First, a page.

Our nation is witnessing a most painful and gut-wrenching attack on people who are seeking asylum at the southern border. Those who seek application are often women with children. Yet they are referred to as some of the worst criminals who have nothing but treachery in their hearts. If does not take a Rhodes Scholar to quickly draw the only conclusion that can be reached as to why these rhetorical attacks are taking place. Since the facts from our own government do not align with the hate-filled words, there is only pure partisanship left to be offered as to why this narrative continues.
President Trump manufactured an emergency at the southern border and requested states contribute 4,000 National Guard members to be used as props for his grand power-play. Former Governor Scott Walker, in an election year, strongly supported Trump’s efforts by referring to them as “aggressive actions” to secure the border. Walker stated that sending our troops to the border would help reduce drug trafficking. Unless those troops are stationed at the ports of entry, where most of the drugs come to our country, they are not meeting the expectation of Walker.
We know why Walker made the choice to send our state residents on such a highly publicized mission. It was to play to the same base of voters in Wisconsin who championed Trump’s original disingenuous claims about caravans and chaos galore. Walker cared more about playing to the fear factor in the election than about the facts at the border. It was painful on a moral and ethical level to see such disregard for those who sought asylum; simply assuming they did not meet the established criteria for entry to our nation. The lack of humanity was stunning to witness.
But now we have a new governor. And there needs to be a change in policy regarding our state troops at the border. The men and women who signed up from Abrams to Yorkville should not be used to further a false and dehumanizing operation from the White House. We need to value the reasons these state residents signed up for duty in the first place. It was not to demonize people fleeing violence and economic privation.
Governor Tony Evers is a quiet man with a thoughtful approach to the issues of the day. His attitude regarding our state troops, therefore, will not be one designed to rebuke Trump, or score a favorable headline in the press. Evers can act from the high ground. He can simply state that it should not be the mission of our guard to curtail or intimidate the vulnerable who seek a harbor from danger. Every small town church, and large city pulpit in this state has preached the message of reaching out to the stranger. Midwestern folks know the meaning of being ‘my brother’s keeper’.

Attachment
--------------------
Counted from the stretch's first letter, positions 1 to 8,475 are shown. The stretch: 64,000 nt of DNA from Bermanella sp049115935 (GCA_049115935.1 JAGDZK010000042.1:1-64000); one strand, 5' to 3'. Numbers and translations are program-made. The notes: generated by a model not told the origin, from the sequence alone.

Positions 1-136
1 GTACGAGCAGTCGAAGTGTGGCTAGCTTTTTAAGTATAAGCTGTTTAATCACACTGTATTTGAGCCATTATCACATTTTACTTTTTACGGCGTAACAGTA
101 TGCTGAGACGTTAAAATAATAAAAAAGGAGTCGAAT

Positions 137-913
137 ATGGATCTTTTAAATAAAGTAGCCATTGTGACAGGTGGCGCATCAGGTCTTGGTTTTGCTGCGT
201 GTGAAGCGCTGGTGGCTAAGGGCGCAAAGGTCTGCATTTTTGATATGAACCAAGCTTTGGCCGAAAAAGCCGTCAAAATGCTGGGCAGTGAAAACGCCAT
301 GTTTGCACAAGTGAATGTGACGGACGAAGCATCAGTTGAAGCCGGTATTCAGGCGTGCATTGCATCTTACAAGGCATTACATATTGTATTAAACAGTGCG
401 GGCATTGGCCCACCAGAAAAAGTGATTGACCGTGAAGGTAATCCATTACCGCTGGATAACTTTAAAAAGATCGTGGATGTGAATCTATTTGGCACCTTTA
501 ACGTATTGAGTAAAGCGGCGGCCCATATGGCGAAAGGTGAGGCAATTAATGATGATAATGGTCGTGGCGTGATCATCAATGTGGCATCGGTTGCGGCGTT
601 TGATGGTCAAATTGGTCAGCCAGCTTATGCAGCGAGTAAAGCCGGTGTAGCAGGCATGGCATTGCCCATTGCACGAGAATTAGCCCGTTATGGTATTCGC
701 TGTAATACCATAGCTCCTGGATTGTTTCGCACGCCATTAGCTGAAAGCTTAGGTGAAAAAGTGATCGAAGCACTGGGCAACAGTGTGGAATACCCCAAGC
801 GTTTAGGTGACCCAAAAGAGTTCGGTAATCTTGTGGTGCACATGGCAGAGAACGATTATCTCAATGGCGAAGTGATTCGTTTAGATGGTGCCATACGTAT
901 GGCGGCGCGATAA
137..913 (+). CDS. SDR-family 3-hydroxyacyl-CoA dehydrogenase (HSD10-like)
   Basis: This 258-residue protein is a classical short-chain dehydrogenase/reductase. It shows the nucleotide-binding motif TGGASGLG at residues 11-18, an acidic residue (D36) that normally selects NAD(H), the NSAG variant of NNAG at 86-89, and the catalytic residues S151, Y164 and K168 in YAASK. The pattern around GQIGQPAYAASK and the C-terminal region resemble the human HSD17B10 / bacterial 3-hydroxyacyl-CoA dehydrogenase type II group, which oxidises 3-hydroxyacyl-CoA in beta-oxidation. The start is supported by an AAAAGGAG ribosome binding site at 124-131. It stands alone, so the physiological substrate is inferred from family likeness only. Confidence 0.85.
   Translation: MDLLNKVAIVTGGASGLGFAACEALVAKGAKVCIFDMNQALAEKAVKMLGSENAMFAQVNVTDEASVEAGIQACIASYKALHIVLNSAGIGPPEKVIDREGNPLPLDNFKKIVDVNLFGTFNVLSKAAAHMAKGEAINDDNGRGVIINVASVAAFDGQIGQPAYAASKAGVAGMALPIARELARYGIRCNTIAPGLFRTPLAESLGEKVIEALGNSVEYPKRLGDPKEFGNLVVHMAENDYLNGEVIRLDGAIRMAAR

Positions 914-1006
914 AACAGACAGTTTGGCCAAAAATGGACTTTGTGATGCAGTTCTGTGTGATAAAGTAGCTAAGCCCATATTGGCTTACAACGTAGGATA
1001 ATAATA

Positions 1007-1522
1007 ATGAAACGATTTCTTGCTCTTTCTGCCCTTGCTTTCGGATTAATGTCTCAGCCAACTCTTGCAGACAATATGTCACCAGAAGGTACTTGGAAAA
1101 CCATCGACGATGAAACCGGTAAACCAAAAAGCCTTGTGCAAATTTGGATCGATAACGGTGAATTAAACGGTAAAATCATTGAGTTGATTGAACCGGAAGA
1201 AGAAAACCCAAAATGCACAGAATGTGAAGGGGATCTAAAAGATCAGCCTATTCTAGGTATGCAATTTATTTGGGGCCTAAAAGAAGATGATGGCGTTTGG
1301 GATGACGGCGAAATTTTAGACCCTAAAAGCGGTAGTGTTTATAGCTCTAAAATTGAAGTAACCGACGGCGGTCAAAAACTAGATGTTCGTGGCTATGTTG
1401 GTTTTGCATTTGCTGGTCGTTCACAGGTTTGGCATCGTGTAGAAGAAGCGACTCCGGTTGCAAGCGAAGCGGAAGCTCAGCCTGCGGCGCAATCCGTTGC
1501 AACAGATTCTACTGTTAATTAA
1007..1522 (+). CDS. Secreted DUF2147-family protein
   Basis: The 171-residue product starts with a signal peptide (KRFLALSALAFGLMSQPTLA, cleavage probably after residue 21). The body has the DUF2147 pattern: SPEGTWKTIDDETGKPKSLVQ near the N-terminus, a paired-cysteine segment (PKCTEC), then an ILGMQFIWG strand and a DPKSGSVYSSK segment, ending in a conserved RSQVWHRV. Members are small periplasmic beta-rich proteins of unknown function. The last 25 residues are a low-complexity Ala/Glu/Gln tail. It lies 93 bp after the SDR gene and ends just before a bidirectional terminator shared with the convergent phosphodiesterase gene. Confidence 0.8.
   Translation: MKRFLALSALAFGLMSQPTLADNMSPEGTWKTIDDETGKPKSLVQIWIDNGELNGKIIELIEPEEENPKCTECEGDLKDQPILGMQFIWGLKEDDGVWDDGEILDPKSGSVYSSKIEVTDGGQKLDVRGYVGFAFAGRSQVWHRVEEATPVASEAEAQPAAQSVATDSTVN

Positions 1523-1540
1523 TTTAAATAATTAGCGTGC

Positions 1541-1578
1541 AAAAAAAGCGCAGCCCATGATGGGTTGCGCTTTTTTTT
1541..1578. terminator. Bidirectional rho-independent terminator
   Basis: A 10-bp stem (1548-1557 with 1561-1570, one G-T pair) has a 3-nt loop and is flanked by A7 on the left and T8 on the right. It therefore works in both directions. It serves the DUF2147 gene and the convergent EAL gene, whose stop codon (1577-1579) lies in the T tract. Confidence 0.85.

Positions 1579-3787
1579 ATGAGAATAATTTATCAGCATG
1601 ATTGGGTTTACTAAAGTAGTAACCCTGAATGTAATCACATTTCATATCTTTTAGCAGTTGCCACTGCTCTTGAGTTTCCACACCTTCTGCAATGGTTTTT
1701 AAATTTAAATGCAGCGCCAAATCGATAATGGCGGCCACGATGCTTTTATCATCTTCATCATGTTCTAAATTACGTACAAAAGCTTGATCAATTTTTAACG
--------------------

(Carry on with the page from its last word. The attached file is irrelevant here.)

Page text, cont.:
Evers should not fear backlash for taking such a position in these political frothy times. either. In President Reagan’s final address to the nation, prior to his leaving the White House, the conservative Republican had these words to say about immigrants and the larger message of America.
The past few days when I’ve been at that window upstairs, I’ve thought a bit of the ‘shining city upon a hill.” The phrase comes from John Winthrop, who wrote it to describe the America he imagined. What he imagined was important because he was an early Pilgrim, an early freedom man. He journeyed here on what today we’d call a little wooden boat; and like the other Pilgrims, he was looking for a home that would be free.
I’ve spoken of the shining city all my political life, but I don’t know if I ever quite communicated what I saw when I said it. But in my mind it was a tall, proud city built on rocks stronger than oceans, wind-swept, God-blessed, and teeming with people of all kinds living in harmony and peace; a city with free ports that hummed with commerce and creativity. And if there had to be city walls, the walls had doors and the doors were open to anyone with the will and the heart to get here. That’s how I saw it, and see it still.
And how stands the city on this winter night? More prosperous, more secure, and happier than it was 8 years ago. But more than that: After 200 years, two centuries, she still stands strong and true on the granite ridge, and her glow has held steady no matter what storm. And she’s still a beacon, still a magnet for all who must have freedom, for all the pilgrims from all the lost places who are hurtling through the darkness, toward home.
This is a time for leadership from Evers about the role our National Guard troops should play, and should not play when it comes to political theater. This is an easy call which will resonate well with the factually grounded in our state. It is time to bring our National Guard troops home to their family and friends.